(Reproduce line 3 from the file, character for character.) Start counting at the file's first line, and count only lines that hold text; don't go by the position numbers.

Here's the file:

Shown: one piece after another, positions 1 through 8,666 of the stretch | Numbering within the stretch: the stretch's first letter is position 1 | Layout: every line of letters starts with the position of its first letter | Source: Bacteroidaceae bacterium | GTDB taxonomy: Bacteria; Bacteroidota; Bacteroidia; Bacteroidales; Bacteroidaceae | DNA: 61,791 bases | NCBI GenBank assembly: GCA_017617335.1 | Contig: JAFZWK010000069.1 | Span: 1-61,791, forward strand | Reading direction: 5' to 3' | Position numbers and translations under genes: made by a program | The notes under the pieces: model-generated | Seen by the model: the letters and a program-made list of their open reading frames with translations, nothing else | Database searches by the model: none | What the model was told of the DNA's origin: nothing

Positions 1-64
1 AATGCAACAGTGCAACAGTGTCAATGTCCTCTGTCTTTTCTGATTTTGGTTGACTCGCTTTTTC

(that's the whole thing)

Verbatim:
1 AATGCAACAGTGCAACAGTGTCAATGTCCTCTGTCTTTTCTGATTTTGGTTGACTCGCTTTTTC